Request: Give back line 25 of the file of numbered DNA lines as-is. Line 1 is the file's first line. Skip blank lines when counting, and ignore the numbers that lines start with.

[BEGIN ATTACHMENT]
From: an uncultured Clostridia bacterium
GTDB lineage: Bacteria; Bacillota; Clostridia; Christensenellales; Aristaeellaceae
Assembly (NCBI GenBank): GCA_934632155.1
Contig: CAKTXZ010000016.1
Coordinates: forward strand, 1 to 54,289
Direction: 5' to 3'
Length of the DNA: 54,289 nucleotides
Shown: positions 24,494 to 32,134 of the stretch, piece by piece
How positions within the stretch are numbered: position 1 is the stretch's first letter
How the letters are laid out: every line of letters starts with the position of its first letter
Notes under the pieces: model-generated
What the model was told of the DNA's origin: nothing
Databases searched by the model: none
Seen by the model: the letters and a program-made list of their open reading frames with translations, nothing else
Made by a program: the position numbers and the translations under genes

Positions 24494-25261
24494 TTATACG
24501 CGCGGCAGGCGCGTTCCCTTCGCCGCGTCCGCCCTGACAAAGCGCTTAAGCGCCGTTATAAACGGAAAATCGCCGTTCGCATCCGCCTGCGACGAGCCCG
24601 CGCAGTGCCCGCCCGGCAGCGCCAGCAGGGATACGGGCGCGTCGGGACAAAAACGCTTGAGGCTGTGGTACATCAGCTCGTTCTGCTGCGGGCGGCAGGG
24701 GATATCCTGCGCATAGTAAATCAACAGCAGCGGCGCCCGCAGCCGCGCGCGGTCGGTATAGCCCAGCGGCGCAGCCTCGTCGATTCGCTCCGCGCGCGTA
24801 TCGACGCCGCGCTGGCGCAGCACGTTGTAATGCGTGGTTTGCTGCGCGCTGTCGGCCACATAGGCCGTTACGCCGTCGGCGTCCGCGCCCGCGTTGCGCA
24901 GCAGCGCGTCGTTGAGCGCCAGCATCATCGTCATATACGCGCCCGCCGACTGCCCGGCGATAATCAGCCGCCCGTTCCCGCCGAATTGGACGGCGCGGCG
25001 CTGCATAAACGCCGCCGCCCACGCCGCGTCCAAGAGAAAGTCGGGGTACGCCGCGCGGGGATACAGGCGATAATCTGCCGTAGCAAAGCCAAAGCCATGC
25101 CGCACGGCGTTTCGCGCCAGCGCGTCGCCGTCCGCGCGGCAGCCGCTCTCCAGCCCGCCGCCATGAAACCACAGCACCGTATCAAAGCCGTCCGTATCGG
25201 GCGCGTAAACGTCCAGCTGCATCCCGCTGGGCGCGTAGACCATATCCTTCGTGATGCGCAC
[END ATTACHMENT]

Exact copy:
25201 GCGCGTAAACGTCCAGCTGCATCCCGCTGGGCGCGTAGACCATATCCTTCGTGATGCGCAC